History of Student Loans
The first student loans in the U.S. were offered exclusively to students at Harvard University in 1840; public student loans did not arise until the 20th century. In fact, the U.S. Department of Education (DOE), which was founded in 1867, did not administer federal student loans until the passage of Title IV of the Higher Education Act in 1965 (HEA).
In the two decades prior to the institution of federally-guaranteed student loans, the U.S. experienced a significant increase in college attendance, however, thanks in part to the passage of the GI Bill in 1944. Fulfilling the need for affordable higher education, the GI Bill subsidized or completely covered the cost of college education for nearly half of America’s returning World War II veterans. Since its inception, this program has remained popular over the years; nearly 32% of all male veterans have used it to attend college as of 2009.
One year after the HEA was enacted, the precursor to the National Association of Student Financial Aid Administrators (NASFAA) was established. Today, this organization enlists more than 18,000 professionals at colleges and universities across the country to help students access higher education through financial aid.
In 1972, the HEA was amended to ensure education programs whose students were receiving financial assistance and student loans did not discriminate based on gender. By 1976-77, all undergraduate students became eligible for Pell grants. Together, these two popular programs further increased college attendance rates by providing financial assistance to individuals who previously could not obtain it.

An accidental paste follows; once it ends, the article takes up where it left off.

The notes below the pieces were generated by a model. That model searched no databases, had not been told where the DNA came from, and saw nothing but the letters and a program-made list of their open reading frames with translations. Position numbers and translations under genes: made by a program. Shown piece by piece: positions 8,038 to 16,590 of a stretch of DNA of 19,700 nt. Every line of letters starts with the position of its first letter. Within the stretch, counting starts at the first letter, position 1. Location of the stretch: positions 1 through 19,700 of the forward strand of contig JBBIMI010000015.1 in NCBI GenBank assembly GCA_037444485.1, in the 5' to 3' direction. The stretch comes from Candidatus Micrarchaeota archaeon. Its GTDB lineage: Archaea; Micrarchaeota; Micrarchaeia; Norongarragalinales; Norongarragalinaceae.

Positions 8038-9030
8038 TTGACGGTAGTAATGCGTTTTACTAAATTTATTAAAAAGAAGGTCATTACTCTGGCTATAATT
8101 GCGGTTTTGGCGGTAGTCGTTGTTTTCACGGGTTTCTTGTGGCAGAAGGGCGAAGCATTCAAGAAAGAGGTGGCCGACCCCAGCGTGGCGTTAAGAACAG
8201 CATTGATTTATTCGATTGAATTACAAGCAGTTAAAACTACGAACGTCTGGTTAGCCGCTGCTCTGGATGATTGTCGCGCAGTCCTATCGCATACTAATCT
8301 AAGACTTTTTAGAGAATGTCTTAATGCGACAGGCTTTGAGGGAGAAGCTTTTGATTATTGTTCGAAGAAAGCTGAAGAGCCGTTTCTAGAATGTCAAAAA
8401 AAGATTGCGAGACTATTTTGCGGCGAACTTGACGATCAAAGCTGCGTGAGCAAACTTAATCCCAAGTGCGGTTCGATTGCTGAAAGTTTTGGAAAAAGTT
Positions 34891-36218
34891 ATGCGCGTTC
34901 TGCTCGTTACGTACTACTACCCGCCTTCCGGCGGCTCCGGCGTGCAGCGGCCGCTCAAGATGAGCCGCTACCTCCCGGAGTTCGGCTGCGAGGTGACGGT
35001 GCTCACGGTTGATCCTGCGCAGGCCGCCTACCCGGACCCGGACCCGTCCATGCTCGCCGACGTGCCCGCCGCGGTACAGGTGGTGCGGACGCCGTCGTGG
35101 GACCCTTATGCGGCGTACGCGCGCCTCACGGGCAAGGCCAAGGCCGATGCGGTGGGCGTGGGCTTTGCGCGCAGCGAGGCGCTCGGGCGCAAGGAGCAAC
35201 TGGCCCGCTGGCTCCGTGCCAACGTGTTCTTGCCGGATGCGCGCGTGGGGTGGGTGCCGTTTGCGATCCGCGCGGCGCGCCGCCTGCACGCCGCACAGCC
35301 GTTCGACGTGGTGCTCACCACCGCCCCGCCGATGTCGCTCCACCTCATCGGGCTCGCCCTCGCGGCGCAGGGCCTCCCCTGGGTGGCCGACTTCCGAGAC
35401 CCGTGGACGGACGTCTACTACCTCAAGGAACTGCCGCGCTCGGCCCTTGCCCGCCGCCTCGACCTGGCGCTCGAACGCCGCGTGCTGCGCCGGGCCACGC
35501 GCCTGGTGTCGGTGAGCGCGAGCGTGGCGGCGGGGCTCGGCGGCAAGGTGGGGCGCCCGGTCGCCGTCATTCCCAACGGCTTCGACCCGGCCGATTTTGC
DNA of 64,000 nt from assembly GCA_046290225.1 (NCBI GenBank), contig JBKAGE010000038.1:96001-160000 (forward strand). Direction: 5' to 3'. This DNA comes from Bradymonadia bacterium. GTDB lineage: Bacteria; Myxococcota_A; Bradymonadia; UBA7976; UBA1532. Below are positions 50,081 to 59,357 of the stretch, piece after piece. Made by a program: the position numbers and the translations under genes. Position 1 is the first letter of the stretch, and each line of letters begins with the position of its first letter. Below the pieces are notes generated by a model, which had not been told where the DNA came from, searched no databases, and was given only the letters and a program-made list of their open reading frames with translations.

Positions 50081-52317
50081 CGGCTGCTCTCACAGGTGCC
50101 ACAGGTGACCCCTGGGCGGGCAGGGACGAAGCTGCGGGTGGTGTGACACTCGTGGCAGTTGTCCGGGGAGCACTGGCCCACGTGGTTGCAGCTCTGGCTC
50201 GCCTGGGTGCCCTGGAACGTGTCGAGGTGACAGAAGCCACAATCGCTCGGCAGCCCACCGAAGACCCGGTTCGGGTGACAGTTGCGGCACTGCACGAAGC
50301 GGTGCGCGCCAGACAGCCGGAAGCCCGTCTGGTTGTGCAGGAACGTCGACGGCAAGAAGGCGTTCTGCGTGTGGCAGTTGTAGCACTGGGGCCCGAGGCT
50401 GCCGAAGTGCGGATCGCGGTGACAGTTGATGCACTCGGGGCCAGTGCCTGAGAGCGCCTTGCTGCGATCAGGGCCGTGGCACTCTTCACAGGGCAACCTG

However, not all student financial assistance has been beneficial. Signs of trouble with student borrowing began to appear by the late 1980s. In 1986, parents and students had incurred nearly $10 billion in federal student loans – then considered an outrageous amount. That same year, more than one quarter of student borrowers owed more than $10,000 in student loan debt; adjusting for inflation, this is equivalent to over $21,000 today.
Certainly by the 1990s, student loan debt began to skyrocket. In 1993, the average debt of a bachelor’s degree graduate was approximately $9,000; five years later, it was about $15,000. By 2003, it had jumped to approximately $17,500.
Today, the average outstanding student loan balance per debtor is roughly $30,000, though one recent study by Fidelity Investments put the figure as high as $35,200. Approximately 20% of U.S. households currently owe student loan debt, as do 40% of people younger than 35. This means an increase of nearly 200% of overall student loan debt (public and private) over the last 20 years. As of 2012, total student debt surpassed $1 trillion.
There is no single reason why student loan debt has gotten so out of hand. Increased tuition costs, reduced state spending, borrower behaviors, and even choice of major all play a role.
First, tuition rates skyrocketed in recent years. From 1999-2009, average tuition at public four-year colleges increased 73%, and in many states, tuition has continued to sharply rise. One reason for this is that state governments have spent, on average, 28% less on higher ed since the recession began in 2008.